FSANZ (Food Standards Australia New Zealand) will launch a study on the risk of cyanide in raw apricot kernels.
The government agency will call for submissions on the topic from scientists in early 2014 after revised guidelines on claims the kernels are poisonous.
In a statement on the FSANZ website it said “new information” had prompted changes to earlier guidance. It “now advises it is unsafe for adults to eat more than three raw apricot kernels (with skin on) per day. Children should not eat any.”
Death in minutes
Apricot kernels are found inside the stone of fresh apricots, and look like almonds. They can contain cyanide (hydrocyanic acid), a poison which at higher doses has killed humans within minutes.
However apricot kernels are widely sold, and touted by some alternative health practitioners as a natural treatment for cancer.
In 2011, Australian newspaper The Age reported a Queensland resident was allegedly hospitalised with high levels of hydrocyanic acid, also known as prussic acid or amygdalin.
Also in 2011, Steve McCutcheon, CEO, FSANZ, warned consumers against eating raw apricot kernels. Australian retailer ChiTree Apricot Kernels was reportedly forced to recall its kernels, which were discovered to have very high levels of amygdalin, but now labels them “for the preparation of body scrubs and oils” and warns against consumption.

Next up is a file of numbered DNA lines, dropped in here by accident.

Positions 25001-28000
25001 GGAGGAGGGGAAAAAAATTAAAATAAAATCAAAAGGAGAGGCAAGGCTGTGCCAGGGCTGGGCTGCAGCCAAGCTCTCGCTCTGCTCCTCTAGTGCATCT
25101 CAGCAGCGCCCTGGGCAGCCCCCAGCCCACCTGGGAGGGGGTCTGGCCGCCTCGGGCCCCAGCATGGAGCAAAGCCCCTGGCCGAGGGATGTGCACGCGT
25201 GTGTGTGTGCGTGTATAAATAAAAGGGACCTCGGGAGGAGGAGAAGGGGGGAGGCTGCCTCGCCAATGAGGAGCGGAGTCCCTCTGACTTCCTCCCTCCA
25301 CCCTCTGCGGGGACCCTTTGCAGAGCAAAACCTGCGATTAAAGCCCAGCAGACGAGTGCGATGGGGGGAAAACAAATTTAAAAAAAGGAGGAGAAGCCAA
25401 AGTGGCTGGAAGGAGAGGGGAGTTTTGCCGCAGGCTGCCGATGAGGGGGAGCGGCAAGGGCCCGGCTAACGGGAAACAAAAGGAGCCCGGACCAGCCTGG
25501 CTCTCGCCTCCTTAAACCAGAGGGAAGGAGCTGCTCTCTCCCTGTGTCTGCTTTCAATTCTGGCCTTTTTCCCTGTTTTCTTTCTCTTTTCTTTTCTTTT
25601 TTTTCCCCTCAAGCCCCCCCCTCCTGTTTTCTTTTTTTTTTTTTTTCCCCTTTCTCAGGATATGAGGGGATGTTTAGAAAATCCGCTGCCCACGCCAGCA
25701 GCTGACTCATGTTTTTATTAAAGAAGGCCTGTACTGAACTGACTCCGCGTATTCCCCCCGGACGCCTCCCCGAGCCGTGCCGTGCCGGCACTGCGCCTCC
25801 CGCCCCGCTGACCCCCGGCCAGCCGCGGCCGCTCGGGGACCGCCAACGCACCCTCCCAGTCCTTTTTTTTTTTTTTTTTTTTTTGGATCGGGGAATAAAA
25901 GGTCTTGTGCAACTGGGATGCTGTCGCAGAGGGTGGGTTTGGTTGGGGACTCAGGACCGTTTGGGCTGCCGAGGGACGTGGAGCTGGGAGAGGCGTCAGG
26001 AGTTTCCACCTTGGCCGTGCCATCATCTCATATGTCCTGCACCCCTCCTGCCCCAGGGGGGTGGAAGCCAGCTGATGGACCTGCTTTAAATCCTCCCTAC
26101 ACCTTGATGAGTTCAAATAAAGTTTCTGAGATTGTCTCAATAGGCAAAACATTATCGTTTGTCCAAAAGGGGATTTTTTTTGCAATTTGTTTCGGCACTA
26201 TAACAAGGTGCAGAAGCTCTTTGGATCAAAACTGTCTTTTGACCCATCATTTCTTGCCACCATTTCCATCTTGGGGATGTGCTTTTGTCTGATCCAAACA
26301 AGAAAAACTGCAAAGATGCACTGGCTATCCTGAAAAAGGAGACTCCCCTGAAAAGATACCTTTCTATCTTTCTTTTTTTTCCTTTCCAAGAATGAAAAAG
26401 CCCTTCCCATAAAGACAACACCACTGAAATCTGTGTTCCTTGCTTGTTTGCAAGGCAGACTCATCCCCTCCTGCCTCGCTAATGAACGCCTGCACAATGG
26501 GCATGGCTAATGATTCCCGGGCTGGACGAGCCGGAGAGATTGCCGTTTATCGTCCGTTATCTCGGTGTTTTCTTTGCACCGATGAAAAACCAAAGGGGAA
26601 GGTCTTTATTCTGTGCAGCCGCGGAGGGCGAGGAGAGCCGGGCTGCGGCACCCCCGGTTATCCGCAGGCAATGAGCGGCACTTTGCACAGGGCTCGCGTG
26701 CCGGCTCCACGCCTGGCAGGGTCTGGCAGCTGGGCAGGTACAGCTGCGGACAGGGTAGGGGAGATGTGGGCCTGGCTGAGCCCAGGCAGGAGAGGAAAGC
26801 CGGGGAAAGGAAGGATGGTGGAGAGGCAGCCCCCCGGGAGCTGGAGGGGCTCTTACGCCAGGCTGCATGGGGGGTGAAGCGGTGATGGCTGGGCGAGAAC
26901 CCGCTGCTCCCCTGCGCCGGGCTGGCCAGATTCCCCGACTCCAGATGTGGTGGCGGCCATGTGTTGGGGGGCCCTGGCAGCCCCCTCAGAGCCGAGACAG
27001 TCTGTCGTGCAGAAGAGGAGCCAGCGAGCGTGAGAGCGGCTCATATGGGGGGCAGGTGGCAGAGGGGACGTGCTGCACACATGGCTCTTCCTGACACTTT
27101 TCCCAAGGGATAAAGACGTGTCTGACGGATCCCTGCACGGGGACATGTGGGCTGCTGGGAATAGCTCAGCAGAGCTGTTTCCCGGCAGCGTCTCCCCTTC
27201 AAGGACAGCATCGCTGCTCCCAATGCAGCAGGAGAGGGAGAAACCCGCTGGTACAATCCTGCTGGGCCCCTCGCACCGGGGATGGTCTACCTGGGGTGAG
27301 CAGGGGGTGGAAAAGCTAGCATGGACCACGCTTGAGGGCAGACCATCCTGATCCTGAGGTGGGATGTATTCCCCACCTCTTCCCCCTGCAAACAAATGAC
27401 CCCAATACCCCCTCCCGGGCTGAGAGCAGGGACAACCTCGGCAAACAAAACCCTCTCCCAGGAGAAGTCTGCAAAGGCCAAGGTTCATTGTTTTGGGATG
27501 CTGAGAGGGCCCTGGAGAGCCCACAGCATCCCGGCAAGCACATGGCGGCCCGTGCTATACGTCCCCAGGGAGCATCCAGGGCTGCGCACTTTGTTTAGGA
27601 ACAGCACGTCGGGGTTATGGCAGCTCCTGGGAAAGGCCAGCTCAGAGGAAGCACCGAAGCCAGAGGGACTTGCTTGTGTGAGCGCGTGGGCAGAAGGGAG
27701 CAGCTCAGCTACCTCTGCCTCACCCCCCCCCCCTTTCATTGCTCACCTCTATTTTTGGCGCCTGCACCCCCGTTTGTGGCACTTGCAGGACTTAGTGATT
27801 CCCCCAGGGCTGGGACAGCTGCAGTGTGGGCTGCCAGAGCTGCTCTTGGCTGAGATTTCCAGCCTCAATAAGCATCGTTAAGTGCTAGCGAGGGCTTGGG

An average fatal dose of cyanide is around 1.52 mg/kg of body weight.
A 2010 Turkish study showed bitter almond kernels contain roughly 1.8mg of cyanide, and sweet varieties have 0.3 mg.
The most dangerous kind of apricot kernels are those with the skin still on. Those without skin contain lower levels of cyanide. Apple seeds, cherry pits, and wild bitter almonds also contain hydrocyanic acid.
Biscuits, jams and salt
Many processed foods are derived from apricot kernels, such as amaretto biscuits, almond finger biscuits and apricot jams. However FSANZ said these do not pose a risk because processing or cooking these foods reduces cyanide to safe levels.
Cyanide has its uses in food processing. Ferrocyanides, a group of iron and cyanide compounds, are used safely as an anticaking agent in table salt, because the iron and cyanide are tightly bound, meaning the chemical cannot decompose to lethal levels in the human body.